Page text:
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Teen scientists are creating a machine learning tool that can detect small cell lung cancer, a biodegradable battery for transient electronics, and a computational model that demonstrates the effect of carbon tax policies on the global agricultural economy. These young scientists are part of the 40 finalists in the Regeneron 2017 Science Talent Search (STS).
Regeneron and Society for Science & the Public recognized 40 finalists in Regeneron STS, the nation’s oldest and most prestigious science and math competition for high school seniors, founded in 1942. Finalists were selected based on the scientific rigor and world-changing potential of their research projects.
“These 40 young scientists, engineers and mathematicians are poised to be the next generation of leaders in business and academia,” said Maya Ajmera, President & CEO of Society for Science & the Public and publisher of Science News.
The finalists will head to Washington, D.C. from March 9-15 to undergo a rigorous judging process to determine the top 10 winners. They will also have the opportunity to meet with national leaders and share their projects with the public at the National Geographic Society.
This year’s finalists will compete for more than $1.8 million in top awards – more than half of the Regeneron STS total annual award distribution of $3.1 million. The top 10 awards range from $40,000 to $250,000 for the first place winner. Winners will be announced at a formal awards gala at the National Building Museum on March 14.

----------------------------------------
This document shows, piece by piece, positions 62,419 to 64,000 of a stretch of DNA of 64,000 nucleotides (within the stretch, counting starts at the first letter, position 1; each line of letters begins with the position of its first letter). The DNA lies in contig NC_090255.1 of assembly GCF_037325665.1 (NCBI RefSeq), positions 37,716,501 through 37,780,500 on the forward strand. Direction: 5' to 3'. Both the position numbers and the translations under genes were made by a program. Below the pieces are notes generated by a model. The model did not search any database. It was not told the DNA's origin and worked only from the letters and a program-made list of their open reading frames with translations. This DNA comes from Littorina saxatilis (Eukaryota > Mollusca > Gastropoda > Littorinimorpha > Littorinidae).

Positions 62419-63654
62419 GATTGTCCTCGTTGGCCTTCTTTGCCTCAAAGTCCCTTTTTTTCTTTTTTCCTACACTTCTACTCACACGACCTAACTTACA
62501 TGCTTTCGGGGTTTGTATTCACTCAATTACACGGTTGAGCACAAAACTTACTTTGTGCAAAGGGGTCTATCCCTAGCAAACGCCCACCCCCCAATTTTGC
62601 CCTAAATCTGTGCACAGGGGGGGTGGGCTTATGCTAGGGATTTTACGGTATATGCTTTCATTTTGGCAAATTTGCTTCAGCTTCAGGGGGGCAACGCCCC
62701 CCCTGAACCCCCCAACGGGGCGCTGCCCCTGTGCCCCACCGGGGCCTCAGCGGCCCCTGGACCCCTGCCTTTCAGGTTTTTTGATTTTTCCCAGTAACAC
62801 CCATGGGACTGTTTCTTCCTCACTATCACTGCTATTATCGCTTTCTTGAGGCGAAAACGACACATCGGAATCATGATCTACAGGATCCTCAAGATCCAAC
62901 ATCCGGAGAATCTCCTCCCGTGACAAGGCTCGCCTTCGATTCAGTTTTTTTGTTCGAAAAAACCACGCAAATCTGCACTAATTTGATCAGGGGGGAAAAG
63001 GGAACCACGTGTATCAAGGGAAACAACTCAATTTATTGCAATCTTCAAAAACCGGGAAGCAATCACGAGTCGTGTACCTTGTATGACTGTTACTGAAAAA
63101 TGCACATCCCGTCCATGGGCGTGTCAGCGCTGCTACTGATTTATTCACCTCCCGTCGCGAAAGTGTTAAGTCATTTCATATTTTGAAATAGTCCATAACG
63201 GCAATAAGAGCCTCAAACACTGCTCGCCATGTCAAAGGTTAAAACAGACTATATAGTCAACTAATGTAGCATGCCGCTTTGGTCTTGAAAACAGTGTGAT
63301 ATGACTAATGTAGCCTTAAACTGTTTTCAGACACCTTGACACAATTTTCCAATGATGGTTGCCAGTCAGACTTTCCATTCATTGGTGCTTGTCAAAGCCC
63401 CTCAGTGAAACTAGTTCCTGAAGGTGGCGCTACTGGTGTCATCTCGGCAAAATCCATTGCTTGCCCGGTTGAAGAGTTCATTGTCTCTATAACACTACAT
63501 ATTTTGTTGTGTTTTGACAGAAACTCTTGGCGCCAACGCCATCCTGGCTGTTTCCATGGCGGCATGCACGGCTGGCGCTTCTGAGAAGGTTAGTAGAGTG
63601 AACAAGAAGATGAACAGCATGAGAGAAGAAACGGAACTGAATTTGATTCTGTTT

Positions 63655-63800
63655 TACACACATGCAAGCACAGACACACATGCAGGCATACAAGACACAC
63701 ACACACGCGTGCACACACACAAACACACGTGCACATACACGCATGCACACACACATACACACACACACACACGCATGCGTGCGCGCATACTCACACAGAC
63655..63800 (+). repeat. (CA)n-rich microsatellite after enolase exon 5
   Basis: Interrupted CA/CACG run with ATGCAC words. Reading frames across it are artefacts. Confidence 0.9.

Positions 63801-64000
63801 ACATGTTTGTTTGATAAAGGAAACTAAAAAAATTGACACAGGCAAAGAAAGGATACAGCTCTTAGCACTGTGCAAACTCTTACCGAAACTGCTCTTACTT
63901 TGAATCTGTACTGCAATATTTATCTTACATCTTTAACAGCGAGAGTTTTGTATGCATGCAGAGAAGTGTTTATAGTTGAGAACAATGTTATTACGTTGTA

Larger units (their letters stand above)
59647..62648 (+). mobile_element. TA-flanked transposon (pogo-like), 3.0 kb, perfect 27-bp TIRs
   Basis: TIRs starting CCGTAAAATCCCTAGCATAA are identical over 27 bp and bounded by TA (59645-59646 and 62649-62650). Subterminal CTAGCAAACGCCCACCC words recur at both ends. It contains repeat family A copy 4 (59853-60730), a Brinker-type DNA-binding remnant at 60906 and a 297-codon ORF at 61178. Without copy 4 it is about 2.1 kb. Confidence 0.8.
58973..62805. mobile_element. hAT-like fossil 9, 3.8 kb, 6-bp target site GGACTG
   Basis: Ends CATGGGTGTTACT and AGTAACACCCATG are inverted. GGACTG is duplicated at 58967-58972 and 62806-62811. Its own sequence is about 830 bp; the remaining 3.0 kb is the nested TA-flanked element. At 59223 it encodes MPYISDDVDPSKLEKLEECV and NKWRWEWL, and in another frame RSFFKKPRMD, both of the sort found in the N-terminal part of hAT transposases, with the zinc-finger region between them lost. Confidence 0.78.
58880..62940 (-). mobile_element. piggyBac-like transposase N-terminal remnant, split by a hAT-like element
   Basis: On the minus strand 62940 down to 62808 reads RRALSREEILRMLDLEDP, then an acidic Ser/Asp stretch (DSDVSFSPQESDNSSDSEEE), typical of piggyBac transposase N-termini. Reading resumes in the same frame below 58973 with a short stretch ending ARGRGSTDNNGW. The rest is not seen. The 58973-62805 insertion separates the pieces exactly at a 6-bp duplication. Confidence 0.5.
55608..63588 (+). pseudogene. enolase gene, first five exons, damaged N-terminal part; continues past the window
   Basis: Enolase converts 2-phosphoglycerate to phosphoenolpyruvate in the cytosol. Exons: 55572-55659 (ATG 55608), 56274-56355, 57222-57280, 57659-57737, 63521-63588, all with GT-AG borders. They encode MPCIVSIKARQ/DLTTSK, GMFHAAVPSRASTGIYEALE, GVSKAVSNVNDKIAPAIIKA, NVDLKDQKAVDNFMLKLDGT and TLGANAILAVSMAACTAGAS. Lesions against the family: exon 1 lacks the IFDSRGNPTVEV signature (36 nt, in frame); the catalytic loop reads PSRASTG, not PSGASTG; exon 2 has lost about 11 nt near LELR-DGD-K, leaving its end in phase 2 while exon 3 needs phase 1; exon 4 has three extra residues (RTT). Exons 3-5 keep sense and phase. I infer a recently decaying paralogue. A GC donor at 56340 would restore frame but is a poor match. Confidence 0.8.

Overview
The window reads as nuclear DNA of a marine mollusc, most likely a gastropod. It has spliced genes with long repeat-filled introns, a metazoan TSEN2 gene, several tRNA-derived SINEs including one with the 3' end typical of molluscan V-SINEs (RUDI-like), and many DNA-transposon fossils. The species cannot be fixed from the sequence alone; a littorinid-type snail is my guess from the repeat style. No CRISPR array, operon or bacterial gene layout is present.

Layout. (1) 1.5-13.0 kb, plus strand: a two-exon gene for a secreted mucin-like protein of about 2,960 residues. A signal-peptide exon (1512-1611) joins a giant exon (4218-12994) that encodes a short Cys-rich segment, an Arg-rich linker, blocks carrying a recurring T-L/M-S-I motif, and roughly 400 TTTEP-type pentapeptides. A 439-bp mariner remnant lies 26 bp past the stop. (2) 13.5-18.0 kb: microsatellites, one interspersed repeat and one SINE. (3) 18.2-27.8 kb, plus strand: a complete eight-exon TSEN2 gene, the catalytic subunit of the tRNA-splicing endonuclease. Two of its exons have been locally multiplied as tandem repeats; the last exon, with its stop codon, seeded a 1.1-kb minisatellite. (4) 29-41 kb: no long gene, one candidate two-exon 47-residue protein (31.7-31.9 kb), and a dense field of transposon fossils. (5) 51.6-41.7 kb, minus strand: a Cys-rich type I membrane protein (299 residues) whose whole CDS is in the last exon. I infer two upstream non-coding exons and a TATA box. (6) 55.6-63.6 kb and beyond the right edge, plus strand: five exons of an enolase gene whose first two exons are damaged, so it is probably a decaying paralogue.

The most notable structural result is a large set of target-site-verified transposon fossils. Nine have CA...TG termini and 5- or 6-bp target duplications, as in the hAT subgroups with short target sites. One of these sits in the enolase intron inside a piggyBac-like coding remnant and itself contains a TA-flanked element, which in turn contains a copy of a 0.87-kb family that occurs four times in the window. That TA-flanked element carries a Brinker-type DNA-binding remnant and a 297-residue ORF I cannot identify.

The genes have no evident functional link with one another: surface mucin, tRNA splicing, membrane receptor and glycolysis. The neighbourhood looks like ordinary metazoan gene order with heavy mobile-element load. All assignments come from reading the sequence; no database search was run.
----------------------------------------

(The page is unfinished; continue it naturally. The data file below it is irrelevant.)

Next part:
“Science breeds curiosity, enabling innovators to develop solutions that will help solve our world’s most pressing challenges," Maya said. "We are proud to celebrate 75 years of recognizing new innovations and research demonstrating the outstanding capabilities of young minds.”
Regeneron Science Talent Search 2017 fast facts:
During finals week of the Regeneron Science Talent Se
During finals week of the Regeneron Science Talent Search, 40 of the brightest, young scientific minds in the nation travelled to Washington D.C.
For some students, science projects can be a one-time endeavor—they pick a topic to study in-depth and then move on to other scientific subjects that intrigue them.